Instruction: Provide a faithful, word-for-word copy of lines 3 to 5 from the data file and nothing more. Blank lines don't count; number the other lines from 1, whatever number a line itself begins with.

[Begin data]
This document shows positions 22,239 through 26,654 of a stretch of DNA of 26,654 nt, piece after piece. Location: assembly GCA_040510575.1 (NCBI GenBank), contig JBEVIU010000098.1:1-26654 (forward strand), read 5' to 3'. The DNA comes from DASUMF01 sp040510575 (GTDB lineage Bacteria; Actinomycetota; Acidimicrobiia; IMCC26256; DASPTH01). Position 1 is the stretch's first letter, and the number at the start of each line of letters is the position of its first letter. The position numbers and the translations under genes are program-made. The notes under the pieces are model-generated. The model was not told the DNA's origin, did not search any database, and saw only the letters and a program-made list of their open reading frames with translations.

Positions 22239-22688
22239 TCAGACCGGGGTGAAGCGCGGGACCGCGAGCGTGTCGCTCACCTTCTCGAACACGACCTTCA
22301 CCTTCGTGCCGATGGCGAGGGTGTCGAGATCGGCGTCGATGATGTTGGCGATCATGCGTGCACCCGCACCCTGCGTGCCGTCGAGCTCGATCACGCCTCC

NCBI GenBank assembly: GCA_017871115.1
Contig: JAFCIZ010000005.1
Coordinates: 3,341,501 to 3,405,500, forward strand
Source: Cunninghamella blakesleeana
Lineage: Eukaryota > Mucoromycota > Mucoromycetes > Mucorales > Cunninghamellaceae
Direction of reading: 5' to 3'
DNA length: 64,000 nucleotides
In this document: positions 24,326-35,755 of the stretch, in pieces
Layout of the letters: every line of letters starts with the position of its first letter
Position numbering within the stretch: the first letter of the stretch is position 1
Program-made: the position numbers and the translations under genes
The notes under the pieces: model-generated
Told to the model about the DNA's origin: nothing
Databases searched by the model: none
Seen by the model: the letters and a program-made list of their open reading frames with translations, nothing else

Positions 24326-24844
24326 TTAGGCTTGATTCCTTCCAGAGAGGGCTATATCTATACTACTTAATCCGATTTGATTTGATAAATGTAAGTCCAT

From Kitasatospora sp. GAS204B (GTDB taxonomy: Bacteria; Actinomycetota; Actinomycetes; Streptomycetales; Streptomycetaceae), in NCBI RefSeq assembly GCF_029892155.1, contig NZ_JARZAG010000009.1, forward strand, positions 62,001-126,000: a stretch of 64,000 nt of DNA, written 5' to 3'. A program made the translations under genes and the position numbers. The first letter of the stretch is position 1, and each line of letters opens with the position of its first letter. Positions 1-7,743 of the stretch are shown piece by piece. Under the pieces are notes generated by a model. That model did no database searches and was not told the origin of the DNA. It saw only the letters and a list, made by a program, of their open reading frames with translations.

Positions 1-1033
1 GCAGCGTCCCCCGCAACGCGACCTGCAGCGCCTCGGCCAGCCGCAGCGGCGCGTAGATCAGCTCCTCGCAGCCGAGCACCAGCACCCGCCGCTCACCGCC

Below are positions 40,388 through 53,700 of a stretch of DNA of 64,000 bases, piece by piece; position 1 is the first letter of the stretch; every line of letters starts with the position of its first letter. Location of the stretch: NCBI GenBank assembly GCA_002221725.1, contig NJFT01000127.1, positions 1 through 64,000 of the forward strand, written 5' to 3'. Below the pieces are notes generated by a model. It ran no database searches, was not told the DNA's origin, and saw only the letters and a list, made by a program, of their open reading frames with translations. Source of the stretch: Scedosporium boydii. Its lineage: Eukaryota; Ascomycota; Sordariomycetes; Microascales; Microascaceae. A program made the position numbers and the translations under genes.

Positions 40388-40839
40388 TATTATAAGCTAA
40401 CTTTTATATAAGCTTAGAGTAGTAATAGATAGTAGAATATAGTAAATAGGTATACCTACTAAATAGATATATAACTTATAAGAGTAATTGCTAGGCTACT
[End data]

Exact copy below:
22239 TCAGACCGGGGTGAAGCGCGGGACCGCGAGCGTGTCGCTCACCTTCTCGAACACGACCTTCA
22301 CCTTCGTGCCGATGGCGAGGGTGTCGAGATCGGCGTCGATGATGTTGGCGATCATGCGTGCACCCGCACCCTGCGTGCCGTCGAGCTCGATCACGCCTCC

NCBI GenBank assembly: GCA_017871115.1